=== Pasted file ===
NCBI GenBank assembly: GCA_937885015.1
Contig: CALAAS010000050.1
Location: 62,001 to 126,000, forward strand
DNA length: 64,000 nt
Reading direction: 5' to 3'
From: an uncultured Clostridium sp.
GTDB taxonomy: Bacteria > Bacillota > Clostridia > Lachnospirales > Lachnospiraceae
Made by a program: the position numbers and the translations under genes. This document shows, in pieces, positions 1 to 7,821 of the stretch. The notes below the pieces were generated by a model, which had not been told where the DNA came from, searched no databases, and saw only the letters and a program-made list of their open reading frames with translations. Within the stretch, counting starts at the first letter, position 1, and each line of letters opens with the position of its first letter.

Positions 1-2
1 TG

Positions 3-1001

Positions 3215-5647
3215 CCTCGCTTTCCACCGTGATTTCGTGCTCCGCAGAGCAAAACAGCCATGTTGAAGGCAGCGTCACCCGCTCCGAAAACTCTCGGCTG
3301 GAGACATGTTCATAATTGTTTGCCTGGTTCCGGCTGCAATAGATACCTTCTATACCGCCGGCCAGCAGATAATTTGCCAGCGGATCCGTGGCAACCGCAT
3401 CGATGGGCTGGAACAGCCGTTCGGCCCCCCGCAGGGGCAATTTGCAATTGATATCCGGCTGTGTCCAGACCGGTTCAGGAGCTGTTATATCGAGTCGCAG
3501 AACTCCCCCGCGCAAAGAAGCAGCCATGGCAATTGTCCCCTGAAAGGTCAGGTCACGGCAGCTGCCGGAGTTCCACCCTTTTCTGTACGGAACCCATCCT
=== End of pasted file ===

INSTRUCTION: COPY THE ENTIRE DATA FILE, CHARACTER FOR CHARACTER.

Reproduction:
NCBI GenBank assembly: GCA_937885015.1
Contig: CALAAS010000050.1
Location: 62,001 to 126,000, forward strand
DNA length: 64,000 nt
Reading direction: 5' to 3'
From: an uncultured Clostridium sp.
GTDB taxonomy: Bacteria > Bacillota > Clostridia > Lachnospirales > Lachnospiraceae
Made by a program: the position numbers and the translations under genes. This document shows, in pieces, positions 1 to 7,821 of the stretch. The notes below the pieces were generated by a model, which had not been told where the DNA came from, searched no databases, and saw only the letters and a program-made list of their open reading frames with translations. Within the stretch, counting starts at the first letter, position 1, and each line of letters opens with the position of its first letter.

Positions 1-2
1 TG

Positions 3-1001

Positions 3215-5647
3215 CCTCGCTTTCCACCGTGATTTCGTGCTCCGCAGAGCAAAACAGCCATGTTGAAGGCAGCGTCACCCGCTCCGAAAACTCTCGGCTG
3301 GAGACATGTTCATAATTGTTTGCCTGGTTCCGGCTGCAATAGATACCTTCTATACCGCCGGCCAGCAGATAATTTGCCAGCGGATCCGTGGCAACCGCAT
3401 CGATGGGCTGGAACAGCCGTTCGGCCCCCCGCAGGGGCAATTTGCAATTGATATCCGGCTGTGTCCAGACCGGTTCAGGAGCTGTTATATCGAGTCGCAG
3501 AACTCCCCCGCGCAAAGAAGCAGCCATGGCAATTGTCCCCTGAAAGGTCAGGTCACGGCAGCTGCCGGAGTTCCACCCTTTTCTGTACGGAACCCATCCT